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Naxalites raise their weapons during training exercises in the central state of Chhattisgarh [Mustafa Quraishi/AP]

Bijapur, India  The violence that took place in this village nearly a decade ago is still visible. Charred logs are all that remain of a razed home, and barren land has replaced a once-thriving forest.

Residents of Bijapur district, in the central Indian state of Chhattisgarh, fear the prospect of more fighting as a once-banned militia, Salwa Judum, has been reincarnated to fight communist groups opposed to resource extraction in the area.

Chhattisgarh has witnessed armed conflict for several decades now, partly over the regions rich deposits of coal, iron ore, and bauxite. The Indian government, which uses these minerals for electricity generation and steel and cement production, has fought Maoist groups known as Naxalites.

They oppose large-scale mining, arguing it disrupts the socioeconomic fabric of the forest-dwelling tribal people and harms the environment. The Naxalites began their armed campaign in the 1970s because of what they say is an unequal distribution of wealth.

In 2005, however, after nearly three decades of fighting the Naxalites, the Indian government began arming a civilian group to fight its battles. This militia, Salwa Judum, had a better understanding of the terrain and the local language – and was more ruthless than Indian security forces. Many villagers were forced to join the militia.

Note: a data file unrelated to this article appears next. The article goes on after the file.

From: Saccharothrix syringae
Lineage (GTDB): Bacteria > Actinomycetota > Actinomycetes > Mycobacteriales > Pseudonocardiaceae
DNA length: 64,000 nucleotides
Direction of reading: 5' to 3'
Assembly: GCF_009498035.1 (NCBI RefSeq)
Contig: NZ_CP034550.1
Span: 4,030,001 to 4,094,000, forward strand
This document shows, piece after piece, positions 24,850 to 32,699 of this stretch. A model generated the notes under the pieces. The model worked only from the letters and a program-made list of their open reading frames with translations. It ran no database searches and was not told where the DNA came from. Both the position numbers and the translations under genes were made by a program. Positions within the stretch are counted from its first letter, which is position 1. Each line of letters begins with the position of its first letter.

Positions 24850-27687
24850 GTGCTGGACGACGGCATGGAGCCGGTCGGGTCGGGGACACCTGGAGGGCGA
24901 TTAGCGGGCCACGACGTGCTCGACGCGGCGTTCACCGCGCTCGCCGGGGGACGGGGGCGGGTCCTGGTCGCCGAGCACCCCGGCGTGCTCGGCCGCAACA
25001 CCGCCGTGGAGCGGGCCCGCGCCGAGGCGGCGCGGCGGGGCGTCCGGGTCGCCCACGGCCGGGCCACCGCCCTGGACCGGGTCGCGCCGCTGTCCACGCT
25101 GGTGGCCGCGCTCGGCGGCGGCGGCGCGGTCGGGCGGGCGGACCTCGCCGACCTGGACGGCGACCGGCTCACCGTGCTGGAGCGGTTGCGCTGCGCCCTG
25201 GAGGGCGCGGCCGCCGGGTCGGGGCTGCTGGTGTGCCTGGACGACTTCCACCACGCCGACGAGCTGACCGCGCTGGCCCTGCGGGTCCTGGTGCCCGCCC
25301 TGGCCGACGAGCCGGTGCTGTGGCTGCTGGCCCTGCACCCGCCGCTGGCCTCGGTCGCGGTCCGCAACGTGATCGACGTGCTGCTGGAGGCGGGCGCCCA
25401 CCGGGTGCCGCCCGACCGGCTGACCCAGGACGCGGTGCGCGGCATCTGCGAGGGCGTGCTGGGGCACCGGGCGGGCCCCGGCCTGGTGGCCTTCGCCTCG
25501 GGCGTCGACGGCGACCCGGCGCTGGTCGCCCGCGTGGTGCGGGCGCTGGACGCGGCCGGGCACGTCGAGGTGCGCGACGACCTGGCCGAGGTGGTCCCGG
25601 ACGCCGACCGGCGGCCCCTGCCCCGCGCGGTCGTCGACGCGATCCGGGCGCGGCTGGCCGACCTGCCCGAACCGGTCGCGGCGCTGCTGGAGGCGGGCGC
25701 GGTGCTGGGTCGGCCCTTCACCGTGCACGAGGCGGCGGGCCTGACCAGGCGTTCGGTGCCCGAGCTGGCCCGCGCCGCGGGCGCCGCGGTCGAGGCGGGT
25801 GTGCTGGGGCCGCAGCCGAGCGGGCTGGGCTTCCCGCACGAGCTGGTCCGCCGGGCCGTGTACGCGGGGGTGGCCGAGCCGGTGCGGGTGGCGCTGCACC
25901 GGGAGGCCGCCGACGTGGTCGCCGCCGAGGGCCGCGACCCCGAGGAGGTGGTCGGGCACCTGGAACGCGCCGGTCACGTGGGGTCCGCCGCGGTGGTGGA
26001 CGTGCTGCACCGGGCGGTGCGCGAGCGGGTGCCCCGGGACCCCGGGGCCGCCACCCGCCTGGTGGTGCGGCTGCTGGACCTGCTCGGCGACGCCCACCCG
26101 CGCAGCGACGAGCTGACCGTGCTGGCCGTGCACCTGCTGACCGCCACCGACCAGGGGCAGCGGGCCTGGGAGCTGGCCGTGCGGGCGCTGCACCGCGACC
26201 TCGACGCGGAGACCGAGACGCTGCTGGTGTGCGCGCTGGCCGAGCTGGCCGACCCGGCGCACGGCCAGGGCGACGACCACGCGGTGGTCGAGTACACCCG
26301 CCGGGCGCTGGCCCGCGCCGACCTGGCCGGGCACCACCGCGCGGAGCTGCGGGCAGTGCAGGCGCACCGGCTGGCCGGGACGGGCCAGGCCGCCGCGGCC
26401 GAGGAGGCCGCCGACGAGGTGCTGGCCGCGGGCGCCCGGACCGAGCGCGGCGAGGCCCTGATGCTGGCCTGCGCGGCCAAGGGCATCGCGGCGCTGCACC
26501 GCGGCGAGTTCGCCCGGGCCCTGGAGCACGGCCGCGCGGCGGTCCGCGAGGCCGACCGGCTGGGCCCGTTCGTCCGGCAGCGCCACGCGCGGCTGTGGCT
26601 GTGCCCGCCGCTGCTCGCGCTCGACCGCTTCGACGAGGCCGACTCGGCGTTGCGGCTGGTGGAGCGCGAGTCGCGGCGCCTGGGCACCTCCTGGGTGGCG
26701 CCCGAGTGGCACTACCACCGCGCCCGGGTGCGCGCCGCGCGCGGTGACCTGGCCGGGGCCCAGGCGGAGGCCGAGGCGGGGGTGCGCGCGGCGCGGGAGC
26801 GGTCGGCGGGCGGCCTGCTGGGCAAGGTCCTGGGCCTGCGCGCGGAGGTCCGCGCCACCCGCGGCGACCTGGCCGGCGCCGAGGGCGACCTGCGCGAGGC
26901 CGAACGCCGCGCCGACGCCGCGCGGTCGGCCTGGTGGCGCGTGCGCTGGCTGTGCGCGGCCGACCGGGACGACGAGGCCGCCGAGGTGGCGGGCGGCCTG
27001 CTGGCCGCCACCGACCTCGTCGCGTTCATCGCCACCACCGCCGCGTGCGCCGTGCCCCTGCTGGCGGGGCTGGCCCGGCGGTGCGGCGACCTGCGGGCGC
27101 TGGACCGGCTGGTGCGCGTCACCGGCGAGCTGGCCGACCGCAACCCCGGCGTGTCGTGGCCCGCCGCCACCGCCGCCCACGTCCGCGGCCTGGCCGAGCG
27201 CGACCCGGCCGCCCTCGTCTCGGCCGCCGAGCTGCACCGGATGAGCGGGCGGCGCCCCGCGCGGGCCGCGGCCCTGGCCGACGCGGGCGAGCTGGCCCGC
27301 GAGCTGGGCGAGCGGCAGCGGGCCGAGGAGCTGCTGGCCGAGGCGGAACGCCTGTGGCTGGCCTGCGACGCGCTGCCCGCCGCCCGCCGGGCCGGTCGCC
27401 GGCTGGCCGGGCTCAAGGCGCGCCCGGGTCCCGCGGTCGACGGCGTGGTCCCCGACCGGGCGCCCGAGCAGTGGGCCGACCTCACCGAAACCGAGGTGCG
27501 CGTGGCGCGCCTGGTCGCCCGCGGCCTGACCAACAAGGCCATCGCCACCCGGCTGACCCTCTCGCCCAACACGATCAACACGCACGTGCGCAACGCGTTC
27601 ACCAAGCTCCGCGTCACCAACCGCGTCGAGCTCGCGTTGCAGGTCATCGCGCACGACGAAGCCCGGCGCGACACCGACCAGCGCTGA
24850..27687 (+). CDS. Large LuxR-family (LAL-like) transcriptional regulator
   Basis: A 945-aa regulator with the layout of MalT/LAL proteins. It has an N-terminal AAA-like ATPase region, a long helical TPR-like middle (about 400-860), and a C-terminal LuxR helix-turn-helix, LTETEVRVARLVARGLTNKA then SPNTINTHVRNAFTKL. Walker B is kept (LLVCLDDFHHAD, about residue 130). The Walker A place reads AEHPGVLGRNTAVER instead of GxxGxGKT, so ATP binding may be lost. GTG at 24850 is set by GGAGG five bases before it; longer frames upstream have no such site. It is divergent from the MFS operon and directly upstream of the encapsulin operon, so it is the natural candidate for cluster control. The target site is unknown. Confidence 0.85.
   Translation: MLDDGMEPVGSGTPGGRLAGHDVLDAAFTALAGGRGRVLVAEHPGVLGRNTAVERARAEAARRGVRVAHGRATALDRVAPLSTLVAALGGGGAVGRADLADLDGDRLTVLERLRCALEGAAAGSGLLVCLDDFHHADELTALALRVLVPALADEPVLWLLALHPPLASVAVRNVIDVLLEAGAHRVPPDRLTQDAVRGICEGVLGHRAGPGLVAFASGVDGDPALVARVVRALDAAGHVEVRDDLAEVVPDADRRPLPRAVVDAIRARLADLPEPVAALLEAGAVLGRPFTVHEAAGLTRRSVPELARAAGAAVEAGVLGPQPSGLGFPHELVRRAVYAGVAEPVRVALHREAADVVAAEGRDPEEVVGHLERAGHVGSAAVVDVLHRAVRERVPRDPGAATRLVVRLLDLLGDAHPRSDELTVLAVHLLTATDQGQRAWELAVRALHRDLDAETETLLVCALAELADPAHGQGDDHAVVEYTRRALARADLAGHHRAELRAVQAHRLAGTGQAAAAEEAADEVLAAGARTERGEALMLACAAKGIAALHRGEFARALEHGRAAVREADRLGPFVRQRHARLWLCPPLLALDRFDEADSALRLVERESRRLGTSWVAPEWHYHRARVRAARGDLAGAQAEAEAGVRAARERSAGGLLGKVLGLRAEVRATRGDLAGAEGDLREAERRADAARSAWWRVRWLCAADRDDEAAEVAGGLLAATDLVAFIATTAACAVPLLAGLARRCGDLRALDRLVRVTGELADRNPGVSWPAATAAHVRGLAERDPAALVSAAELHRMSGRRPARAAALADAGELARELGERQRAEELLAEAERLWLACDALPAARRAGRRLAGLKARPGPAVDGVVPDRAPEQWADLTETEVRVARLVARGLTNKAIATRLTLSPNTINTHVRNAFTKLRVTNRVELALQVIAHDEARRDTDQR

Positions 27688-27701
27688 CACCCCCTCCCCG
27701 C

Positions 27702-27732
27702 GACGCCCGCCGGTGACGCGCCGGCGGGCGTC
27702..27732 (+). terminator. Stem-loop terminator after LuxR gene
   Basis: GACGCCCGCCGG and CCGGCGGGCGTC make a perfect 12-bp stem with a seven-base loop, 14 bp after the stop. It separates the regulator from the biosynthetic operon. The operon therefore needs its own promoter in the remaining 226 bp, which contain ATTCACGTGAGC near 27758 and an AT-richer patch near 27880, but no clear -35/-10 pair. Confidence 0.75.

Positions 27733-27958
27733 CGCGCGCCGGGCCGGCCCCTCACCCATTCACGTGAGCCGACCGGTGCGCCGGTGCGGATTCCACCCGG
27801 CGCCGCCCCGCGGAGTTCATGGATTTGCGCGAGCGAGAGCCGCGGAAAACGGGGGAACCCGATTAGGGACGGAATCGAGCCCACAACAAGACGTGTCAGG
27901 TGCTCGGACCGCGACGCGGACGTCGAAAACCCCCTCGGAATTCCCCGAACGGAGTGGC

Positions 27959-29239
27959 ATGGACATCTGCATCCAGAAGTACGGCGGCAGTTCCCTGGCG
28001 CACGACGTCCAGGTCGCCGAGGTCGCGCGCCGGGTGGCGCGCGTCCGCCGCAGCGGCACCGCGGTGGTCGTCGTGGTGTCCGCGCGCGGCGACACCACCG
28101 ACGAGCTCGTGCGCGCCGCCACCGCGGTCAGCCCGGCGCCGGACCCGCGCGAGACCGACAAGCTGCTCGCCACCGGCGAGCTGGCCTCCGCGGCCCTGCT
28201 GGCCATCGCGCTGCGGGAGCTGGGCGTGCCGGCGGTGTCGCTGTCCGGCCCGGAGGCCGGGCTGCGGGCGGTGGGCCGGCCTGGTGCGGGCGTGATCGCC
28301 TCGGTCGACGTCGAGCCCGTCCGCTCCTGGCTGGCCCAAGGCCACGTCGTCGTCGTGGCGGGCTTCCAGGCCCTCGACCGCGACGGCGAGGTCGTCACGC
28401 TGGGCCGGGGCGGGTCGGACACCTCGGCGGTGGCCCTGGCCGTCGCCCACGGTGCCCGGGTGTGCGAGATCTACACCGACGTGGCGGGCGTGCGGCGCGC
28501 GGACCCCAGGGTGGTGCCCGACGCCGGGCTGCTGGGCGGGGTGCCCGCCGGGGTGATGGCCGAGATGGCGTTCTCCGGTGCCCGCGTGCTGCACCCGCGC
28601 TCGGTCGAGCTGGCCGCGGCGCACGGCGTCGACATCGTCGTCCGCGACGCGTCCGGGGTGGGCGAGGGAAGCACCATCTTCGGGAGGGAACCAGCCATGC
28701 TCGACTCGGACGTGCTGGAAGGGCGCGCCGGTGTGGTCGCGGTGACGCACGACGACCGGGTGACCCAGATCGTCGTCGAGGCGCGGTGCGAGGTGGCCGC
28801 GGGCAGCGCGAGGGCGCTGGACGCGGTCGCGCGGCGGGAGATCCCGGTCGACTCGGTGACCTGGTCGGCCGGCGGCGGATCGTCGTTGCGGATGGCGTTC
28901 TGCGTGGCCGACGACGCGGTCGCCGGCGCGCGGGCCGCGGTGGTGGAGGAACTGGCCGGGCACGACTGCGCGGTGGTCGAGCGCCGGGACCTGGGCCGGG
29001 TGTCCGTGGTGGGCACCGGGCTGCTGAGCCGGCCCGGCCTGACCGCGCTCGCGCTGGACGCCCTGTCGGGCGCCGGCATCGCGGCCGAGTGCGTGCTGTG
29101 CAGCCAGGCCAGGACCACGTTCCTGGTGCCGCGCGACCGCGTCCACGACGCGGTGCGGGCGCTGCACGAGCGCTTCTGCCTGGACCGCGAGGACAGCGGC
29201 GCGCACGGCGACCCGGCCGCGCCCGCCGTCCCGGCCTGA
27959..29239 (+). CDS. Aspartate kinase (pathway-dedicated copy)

“The state was making us fight its battles,” said Rosan Nikam, a Bijapur resident for the past three decades, speaking of how civilians were armed. “That had never happened before. The security forces fought the Maoists, not common villagers.”

Much of Bellamnendra was razed during fighting between Maoists and a government-backed militia [Raksha Kumar/Al Jazeera]

Many Salwa Judum members were civilians who received arms training from the state government. The young tribal members who were trained by the government came to be known as Special Police Officers (SPOs) and Koya Commandos.

“It was clearly a state-sponsored counterinsurgency programme,” said Nandini Sundar, an academic who petitioned Indias Supreme Court against Salwa Judum in 2007, a case that led

.02to the organisation’s banning four years later.

About 670 villages in the Bastar region were affected by the ensuing violence, and although the residents have by now rebuilt their homes, many of them remain destitute.

The Supreme Court of India banned Salwa Judum in 2011, in light of the human rights violations it found it had committed.

But in May this year, shortly after the Chhattisgarh government signed agreements to build massive steel plants in the Bastar region, a group called Vikas Sangharsh Samiti was launched by Chhavindra Karma, with the aim of continuing Salwa Judum’s struggle.

Salwa Judum had been led by Karma’s father, the late Mahendra Karma, a Congress party leader assassinated by Naxalites along with 12 others as their convoy traveled through a forest in May 2013.